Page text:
Bruce Wayne beating random thugs as Batman is probably not what Gotham needs, when corruption and poverty is all over the city, and as one of Gotham’s richest, he could be the one ending it.
Bad news Bulbasaur. You might be one of the most popular Pokémon out there, with the ability to evolve into Ivysaur and Venusaur, but in the real world, things would be a bit different, and natural selection would settle things really quickly.
Bats might be important for Batman’s identity, but they also spread diseases, poop everywhere and make a ton of extra work for Alfred. Dorkly’s video proves that it’s just not a good idea having them in your cave at all.
There are huge issues in Pokémon’s villainous group Team Rocket’s internal communication as Dorkly’s recent comic shows.
Comic book stores are still around, and if you’ve visited any of them, you’d probably bumped into one of these people in Dorkly’s list.
Hoenn would turn into a post-apocalyptic region in days with Wario-like Pokémon running around. And judging by their looks, these little vile creatures, drawn by Justin Hall over at Dorkly, would also act as Mario’s greedy antagonist.
The folks over at Dorkly ranked 26 scientists from various video games, comic books and shows based on their presumed intelligence and madness.
The Batman way of handling things might be extreme, but it works. So we have no objections to beating up super villains outside of the law. Especially not when there's a step-by-step guide out there.
The fine folks at Dorkly imagined how Pokémon items—that usually are just a few pixels with a short description—would actually look like.
Only one guy is a better person than Bruce Wayne, and even he's a bit of an outsider.
Hack the planet! And I thought Hugh Jackman's dancing scene with the 3D cubes from the 2001 movie Swordfish was weird, this recent video from Dorkly proves some movies and TV shows had much crazier scenes with hackers doing the impossible.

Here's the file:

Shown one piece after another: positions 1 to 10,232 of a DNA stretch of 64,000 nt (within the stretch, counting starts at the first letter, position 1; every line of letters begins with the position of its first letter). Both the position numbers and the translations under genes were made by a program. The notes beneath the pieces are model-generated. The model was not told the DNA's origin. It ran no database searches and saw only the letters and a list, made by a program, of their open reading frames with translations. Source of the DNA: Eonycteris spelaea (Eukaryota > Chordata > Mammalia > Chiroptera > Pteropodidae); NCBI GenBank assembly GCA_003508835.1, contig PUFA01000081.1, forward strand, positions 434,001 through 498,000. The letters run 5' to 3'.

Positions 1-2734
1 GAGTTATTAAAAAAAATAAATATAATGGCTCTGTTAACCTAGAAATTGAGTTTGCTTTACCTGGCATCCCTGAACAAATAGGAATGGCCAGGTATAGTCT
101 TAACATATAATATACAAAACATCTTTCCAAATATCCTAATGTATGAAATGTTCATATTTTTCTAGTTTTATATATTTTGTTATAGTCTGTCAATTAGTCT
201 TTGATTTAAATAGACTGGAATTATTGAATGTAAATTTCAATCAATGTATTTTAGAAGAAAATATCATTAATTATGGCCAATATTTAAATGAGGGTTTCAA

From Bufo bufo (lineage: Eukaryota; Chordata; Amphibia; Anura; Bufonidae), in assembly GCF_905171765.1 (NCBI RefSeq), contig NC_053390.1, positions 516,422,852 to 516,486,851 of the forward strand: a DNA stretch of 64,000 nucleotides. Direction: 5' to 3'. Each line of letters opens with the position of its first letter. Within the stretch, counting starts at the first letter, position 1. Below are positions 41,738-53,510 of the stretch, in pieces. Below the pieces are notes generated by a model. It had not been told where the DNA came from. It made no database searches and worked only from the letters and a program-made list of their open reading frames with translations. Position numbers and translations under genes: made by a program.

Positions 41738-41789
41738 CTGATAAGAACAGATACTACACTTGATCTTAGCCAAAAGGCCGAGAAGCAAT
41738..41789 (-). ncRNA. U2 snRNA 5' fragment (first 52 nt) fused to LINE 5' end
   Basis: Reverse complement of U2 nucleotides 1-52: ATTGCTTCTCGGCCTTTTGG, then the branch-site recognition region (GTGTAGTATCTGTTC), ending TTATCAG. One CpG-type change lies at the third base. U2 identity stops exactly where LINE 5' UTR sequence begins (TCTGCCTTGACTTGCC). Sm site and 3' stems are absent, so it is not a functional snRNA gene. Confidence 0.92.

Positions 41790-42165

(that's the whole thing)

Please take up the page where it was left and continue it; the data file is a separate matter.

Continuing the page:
Is that... a "Chargizard"? Concentrating on recessive genes and breeding Pokémon the Dorkly way might not get you to the end of the game, but it definitely has other advantages.
Jump scare me with zombie dogs, taunt me with shrieks and gurgles or shock me with grotesque imagery all you want — I'm not truly tense until the telltale signs of a virtual ass-whupping start showing up.
You'd think a species of creatures whose primary focus is gladiatorial combat would be uniformly pleased about assuming a new, more capable form — even if that form involves an additional head or a piece of silverware.
And it's not just the snowy setting. These similarities—five really serious ones— presented by Dorkly are much much deeper.
The Wes-Anderson-Call-of-Duty-Fox takes it all, but shooting and crawling—not to mention the plot—would be a lot different in all of Dorkly's recent gallery, with Call of Duty and some famous screenwriters' take on it.
People say they don't want it. But somehow, every year, the new installment of Activision's blockbuster FPS series winds up in their homes.
It's easy when not just superheroes, but also decision makers have otherwordly powers—and they use it for scheduling future movies.
It's October 23, which means we're now exactly 63 years away from Fallout's Great War, the Very Special Saturday in which every nuclear nation in the world fired all of their missiles at once. Good times all around.